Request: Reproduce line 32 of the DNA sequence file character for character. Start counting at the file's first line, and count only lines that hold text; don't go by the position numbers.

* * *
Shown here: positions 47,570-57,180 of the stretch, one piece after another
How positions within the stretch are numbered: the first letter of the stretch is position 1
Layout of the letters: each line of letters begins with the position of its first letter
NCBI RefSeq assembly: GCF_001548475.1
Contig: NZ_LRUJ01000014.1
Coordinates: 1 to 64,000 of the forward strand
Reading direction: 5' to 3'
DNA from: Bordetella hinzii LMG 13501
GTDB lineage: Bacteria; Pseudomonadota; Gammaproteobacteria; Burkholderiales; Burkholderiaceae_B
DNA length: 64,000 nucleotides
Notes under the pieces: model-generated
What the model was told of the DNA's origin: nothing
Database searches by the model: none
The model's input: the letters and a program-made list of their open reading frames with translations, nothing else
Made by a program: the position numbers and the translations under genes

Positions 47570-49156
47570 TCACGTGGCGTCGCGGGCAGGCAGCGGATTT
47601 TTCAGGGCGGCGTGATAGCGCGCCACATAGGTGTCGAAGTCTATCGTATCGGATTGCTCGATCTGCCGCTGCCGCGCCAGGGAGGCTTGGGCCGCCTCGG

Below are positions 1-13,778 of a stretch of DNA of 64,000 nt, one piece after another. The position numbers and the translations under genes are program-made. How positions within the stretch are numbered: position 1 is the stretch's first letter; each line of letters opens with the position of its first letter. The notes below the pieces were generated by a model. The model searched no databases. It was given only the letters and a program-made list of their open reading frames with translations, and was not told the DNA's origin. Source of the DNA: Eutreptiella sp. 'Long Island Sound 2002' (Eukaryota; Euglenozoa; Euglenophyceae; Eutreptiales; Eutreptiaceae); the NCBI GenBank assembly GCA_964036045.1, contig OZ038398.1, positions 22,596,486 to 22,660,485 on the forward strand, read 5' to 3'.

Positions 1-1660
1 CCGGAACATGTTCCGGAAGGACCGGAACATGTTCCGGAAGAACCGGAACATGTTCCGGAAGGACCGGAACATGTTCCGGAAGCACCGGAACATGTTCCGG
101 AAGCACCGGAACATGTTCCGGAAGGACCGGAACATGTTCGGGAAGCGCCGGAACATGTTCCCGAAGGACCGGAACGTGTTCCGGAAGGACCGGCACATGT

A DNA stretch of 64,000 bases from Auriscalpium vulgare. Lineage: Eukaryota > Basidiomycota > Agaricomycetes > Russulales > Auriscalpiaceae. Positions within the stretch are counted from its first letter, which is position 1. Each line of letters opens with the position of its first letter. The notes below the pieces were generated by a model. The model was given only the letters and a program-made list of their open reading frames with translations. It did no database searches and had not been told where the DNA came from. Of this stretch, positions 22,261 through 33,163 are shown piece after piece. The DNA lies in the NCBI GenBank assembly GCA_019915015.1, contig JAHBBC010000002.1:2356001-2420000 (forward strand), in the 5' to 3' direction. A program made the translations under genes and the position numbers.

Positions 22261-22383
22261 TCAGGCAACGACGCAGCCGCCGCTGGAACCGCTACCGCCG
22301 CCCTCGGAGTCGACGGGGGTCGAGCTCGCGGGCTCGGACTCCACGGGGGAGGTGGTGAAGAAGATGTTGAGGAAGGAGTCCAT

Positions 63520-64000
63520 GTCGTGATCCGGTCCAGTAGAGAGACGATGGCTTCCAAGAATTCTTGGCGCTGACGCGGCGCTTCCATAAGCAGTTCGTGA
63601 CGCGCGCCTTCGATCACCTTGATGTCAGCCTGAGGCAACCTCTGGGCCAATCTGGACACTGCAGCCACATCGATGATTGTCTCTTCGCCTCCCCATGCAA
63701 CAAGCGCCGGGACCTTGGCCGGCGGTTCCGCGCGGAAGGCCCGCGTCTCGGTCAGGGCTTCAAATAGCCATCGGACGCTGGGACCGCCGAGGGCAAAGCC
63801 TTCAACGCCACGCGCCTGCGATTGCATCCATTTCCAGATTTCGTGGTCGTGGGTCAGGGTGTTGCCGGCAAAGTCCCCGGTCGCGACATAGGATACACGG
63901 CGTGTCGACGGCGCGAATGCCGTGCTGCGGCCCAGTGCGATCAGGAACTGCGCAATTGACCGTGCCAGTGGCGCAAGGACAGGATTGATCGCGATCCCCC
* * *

63901 CGTGTCGACGGCGCGAATGCCGTGCTGCGGCCCAGTGCGATCAGGAACTGCGCAATTGACCGTGCCAGTGGCGCAAGGACAGGATTGATCGCGATCCCCC